8. costs in Islamic banks , improves their performance and serves as a deterrent against risk taking by these banks. In addition, according to the social norms theory, the strict religious adherence of Islamic banks will impact their financial and reporting performance (Leventis, S. et al., 2016). It has been argued by (Stulz and Williamson, 2003; Abdelsalam et al., 2016) that religion has a big role in shaping the economic behavior of firms. Previous research provided evidence that religiosity has a significant impact on corporate’s managerial and financial reporting practices (Callen and Fang, 2013; Abdelsalam et al., 2016). Belal, A., et al (2015) found that Islamic financial institutions are more likely to be conservative than their conventional peers and therefore more risk averse. McGuire et al. (2012) found that firms with headquarters located in religious areas tend to have lower financial reporting misstatements. Therefore, it is expected that managers of Islamic banks are less likely to embark on high-risk activities or to suppress bad news for self-interest (Callen and Fang, 2013; Elnahass et al., 2014). It is also expected that religiosity constraints in Islamic banks are expected to lead to better narrative reporting and disclosure. Some scholars (i.e. (Ahmad, 2000; Mirakhor, 2000; Warde, 2000) argued that Islamic banks have a religious accountability towards stakeholders and this moral code would lead to better corporate governance and hence better reporting by Islamic banks. It is also expected that the extra layer of governance and the religious adherence of these banks will serve as a deterrent against questionable behaviour such as impression management. According to (Smith & Taffler, 2000; Sydserff & Weetman, 2002), managers can use impression management to manipulate and shape the shareholders’ perception of the company’s performance. (Cho,et al, 2010) used DICTION software to analyse firms reports and argued that the companies with worse performance tend to use more “Optimistic” and less “Certain” language than their well-performing counterparts. In this study, a similar approach is used to test the optimism and certainty levels of Islamic and Conventional banks Chairmen reports. It is hypothesised that Islamic banks 8
  9. have higher quality reports than conventional banks due to their organisational religiosity , double layers of governance and moral accountability constraints (Leventis, S., et al, 2015). 1.2 Background of the study Islamic banking is a relatively young industry with no more than 45 years performing in the banking sector, whilst conventional banks have over 300 years of experience. The industry of Islamic finance is approximately worth $2.5 trillion and is tremendously fast-growing (Ernst and Young, 2015). According to Khan (2010), the growth rates of Islamic Banks were approximately 15% p.a. during the period (1998-2005). Moreover, the Islamic banks assets grew by 111% p.a. whereas Conventional Banks have an only 6% annual asset growth (Benaissa et al., 2005). The GCC consists of six countries; Saudi Arabia, Bahrain, Qatar, Oman United Arab Emirates, and Kuwait. The GCC countries’ economies grew at phenomenal rates in the last 4 decades due to the boom in oil prices. They concentrated on attracting foreign investments which brought about modern technologies, as well as visible and non-visible financial resources (Al-Shamali & Denton, 2000). On the other hand, the GCC region has the highest concentration of Islamic banks and is considered one of the major hubs of Islamic finance in the world (PwC, 2012; Thomson Reuters, 2015). The reason the GCC region was chosen for this research is that it has a high growth rate of Islamic assets, a high number of Islamic Banks and is financially sound. This high concentration of Islamic banks in the GCC was attributed, according to (Jouini & Pastré, 2008), to several factors. For instance, the religious needs for Islamic financial institutions and products in addition to the savings and liquidity associated with the Oil trends (Obeid, H., 2011) 1.3 Differences between Islamic and Conventional Banks 9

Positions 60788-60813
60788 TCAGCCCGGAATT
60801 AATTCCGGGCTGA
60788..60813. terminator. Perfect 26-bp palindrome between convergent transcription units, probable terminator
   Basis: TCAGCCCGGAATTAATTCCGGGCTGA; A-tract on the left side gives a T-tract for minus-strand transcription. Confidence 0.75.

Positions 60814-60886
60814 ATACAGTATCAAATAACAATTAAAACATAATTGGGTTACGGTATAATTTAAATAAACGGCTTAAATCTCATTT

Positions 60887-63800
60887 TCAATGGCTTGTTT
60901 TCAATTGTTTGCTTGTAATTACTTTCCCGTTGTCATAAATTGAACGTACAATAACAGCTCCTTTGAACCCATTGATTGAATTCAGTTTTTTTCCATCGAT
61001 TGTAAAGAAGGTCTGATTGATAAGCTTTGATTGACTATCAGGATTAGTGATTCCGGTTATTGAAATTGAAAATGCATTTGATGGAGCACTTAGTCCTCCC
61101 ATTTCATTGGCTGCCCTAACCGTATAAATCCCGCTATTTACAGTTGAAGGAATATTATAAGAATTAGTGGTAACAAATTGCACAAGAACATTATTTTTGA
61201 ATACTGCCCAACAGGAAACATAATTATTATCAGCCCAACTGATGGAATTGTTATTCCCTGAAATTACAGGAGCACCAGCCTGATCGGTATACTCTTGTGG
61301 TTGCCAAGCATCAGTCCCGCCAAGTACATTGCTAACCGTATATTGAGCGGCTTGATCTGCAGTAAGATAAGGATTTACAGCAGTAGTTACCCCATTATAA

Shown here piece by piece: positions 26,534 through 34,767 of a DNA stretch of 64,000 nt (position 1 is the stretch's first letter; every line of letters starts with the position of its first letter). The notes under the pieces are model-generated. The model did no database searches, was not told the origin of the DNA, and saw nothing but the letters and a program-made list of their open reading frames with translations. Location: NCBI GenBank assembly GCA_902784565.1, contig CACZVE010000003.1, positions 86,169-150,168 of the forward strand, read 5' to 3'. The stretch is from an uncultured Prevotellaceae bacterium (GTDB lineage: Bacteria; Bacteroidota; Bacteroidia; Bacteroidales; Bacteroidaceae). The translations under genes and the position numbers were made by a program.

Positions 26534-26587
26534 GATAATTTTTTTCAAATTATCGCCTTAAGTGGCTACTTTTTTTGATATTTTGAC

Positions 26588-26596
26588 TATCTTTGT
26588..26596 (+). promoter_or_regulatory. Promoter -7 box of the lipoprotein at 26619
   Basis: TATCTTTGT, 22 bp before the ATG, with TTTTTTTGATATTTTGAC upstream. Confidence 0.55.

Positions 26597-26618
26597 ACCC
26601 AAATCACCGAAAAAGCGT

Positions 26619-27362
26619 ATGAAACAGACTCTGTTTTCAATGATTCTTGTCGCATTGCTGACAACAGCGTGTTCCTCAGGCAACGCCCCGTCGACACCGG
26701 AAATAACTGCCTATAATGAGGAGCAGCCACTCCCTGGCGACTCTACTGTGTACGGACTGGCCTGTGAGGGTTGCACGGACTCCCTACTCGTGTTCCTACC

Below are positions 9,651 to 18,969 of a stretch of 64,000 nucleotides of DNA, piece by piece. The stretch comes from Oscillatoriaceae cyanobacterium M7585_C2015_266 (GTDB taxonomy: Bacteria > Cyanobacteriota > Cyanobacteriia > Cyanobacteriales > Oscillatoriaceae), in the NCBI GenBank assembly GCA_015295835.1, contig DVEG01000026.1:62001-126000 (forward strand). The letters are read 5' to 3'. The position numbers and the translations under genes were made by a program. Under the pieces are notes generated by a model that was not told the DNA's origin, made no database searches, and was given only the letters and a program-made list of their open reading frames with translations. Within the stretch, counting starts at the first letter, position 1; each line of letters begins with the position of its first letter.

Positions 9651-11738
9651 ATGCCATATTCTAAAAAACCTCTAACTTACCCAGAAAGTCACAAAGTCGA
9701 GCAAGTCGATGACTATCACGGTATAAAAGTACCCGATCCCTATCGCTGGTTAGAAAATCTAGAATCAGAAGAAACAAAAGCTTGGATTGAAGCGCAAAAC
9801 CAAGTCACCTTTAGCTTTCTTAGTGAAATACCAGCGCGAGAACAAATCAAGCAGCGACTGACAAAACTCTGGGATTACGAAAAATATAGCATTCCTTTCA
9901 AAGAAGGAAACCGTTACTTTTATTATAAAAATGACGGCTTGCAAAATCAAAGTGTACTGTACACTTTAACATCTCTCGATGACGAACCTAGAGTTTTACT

10. It is important to distinguish between the operations of Islamic banks and Conventional banks so as to recognise the Islamic Bank ’s performance environment. There are five main differences between Conventional and Islamic banks; the philosophy and the values, the interest and interest free provision, financial products and instruments, the focus on development and social activities and goals. These differences are (see table 1): first, all transactions must be interest-free, which means it is free from Riba. Second, the transactions should avoid speculation (Gharar). Third, Islamic banks cannot invest in prohibited or illegal activities or products (i.e. Alcohol, Pork and Gambling) (Elnahass, M. et al, (2014). Moreover, Islamic banks are different form Conventional banks in the way of collecting funds. They have two categories; the demand and the investment deposit. The demand deposit is guaranteed; however it gives no return. The investment deposit is designed to share risk between the bank and the investment account holder with no fixed rate of interest. The products and transactions of Islamic banks must be reviewed by the Sharia Supervisory Board (SSB) to ensure Sharia compliance. Finally, Islamic banks pay Zakat, which is the Islamic tax (AbdusSamad, 2004). The fundamental differences between the two types of banks leads to an expectation of varying levels of performance, risk and financial reporting which is covered in the current study. Table 1 summarise the main difference of both types of banks. 10